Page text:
An important idea here is that categories are different from genres. Many people mistakenly refer to NA or YA or MG as genres, but they aren’t. Genres are divisions like science fiction, contemporary, horror, romance, etc. Genres are primarily about experiences and structural elements that follow similar patterns- water rights disputes, lone wolf cowboys, and girls who refuse to ride side saddle are common elements of westerns, for example.
Categories are basic divisions that separate fiction (and even nonfiction) into works targeted for picture book, middle grade, young adult, and adult readers. Of course, young adult is enjoying tremendous crossover appeal, with as many adults reading the category as teens. So it’s not just the targeted audience that makes something YA, MG, or adult. It’s the perspective, the lens through which the protagonist(s) view the world. In MG, the protagonist has an experience that may teach them more about himself or the world, but in the end still views the world like a child- which is a great thing. That age was a distinct point in my life, and it’s wonderful to be able to go back and remember it through MG works. In YA, the protagonist meets a challenge that changes how they view the world- they go from viewing the world as an adolescent to viewing it more or less as an adult. S. Jae-Jones (JJ) develops the difference between adult and young adult perspective more here.
Do certain experiences tend to gather around these perspectives? Of course. Perspective influences the events of the story and certain experiences gather around the age category. But those experiences are a mark of genre, not a defining element of category.
So here is my own personal suggestion: NA might meet with fewer obstacles and solve some of the issues it’s facing if it were treated as a genre instead of a category. Many of the experiences and structure elements unique to NA could easily be seen as genre elements, and NA could gain its distinctness and place in the market just like other new genres- steampunk and the genre mashup. Many elements of NA stories aren’t currently marketable as YA, but could NA become a genre of adult fiction? That’s what I wonder.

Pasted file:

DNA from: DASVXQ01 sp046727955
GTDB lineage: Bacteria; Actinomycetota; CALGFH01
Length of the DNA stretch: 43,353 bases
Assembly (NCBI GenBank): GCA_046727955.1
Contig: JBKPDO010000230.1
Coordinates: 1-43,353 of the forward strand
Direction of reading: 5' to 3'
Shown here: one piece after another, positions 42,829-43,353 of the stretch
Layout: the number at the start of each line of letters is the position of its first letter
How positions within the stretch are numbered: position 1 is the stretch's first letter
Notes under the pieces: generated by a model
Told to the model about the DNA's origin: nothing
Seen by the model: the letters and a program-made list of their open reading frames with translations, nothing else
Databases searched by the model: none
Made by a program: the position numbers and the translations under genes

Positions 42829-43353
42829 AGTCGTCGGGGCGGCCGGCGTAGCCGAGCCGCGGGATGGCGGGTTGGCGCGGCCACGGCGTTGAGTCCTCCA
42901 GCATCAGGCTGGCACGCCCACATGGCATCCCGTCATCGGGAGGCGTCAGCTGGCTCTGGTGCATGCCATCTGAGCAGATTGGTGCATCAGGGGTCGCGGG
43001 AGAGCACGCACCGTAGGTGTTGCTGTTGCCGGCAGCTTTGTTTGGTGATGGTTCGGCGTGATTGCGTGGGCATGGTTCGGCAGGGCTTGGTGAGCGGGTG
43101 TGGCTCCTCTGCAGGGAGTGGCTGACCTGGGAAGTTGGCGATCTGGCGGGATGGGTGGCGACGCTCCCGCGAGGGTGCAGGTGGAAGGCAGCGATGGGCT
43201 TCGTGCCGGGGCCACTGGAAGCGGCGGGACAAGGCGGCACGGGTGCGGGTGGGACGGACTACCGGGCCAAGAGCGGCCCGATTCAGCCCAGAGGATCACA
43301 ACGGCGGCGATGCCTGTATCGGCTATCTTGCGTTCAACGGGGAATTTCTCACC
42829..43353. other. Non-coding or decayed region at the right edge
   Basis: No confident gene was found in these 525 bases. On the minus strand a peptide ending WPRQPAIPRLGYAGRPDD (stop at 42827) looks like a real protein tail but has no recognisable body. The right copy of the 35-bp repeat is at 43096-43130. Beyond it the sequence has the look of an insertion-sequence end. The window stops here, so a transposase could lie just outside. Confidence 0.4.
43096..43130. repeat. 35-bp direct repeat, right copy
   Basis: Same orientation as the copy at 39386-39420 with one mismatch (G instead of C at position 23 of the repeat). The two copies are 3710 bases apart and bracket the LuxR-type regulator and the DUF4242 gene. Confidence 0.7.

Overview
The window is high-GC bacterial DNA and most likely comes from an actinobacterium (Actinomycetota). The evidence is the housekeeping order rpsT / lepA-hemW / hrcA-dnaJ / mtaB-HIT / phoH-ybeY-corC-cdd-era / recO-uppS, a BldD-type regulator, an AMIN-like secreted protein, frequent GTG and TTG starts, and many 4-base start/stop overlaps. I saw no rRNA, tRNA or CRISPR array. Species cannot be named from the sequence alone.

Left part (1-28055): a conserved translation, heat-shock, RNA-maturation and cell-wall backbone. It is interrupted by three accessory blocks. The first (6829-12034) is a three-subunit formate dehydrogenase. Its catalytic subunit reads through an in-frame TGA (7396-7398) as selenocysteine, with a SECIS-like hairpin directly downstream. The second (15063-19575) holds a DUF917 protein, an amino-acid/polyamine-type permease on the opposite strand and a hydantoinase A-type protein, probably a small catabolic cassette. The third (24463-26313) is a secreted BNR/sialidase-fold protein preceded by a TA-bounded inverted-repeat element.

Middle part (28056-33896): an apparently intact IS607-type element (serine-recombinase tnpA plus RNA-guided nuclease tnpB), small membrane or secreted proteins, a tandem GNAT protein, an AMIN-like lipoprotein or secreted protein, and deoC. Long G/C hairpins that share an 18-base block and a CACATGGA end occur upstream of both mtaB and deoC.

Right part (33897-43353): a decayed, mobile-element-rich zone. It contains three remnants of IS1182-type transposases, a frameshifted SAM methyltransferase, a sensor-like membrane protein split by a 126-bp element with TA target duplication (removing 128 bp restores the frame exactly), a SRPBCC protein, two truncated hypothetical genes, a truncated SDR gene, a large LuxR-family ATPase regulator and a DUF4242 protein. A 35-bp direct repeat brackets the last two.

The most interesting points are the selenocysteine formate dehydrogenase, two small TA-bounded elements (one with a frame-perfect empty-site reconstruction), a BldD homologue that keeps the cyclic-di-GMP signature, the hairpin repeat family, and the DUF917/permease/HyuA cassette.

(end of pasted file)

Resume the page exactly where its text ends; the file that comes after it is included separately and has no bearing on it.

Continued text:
Truthfully, it’s hard to say what NA is or isn’t, since it’s still developing. To book people who believe the difference in perspective is significant, keep advocating for NA as a category, and keep showing readers how different that perspective is. I’d like to see that more clearly, and I’ll cheer on any NA success I see.
My closing thought, however, is that NA might do well as a genre, instead of a category. Could this genre still have fun being part of a mashup- say, NA paranormal, NA thriller? Sure. But some of the objections I’m hearing from agents and editors to new adult as a category might be solved if it were shaped into a genre.
For those of you who write new adult, Vickie Motter, Lauren Hammond, and Sara Megibow all represent NA. In fact, Vickie Motter wrote some advice on querying NA works.
From NA Alley, here is a list of NA books and films (though some were marketed and sold as either YA or adult):
For those of you who don’t write and don’t work in the publishing industry, but still love books and are wondering why in the world I’m talking about this tiny difference, what you need to know is this: whether NA is a category or genre makes a huge difference in who writers can submit those manuscripts to, how their chances of selling that book sit, and what the future NA as a whole looks like. Those first-time-as-an-adult experiences are dear to a lot of people, so go check out a NA book. You might like it!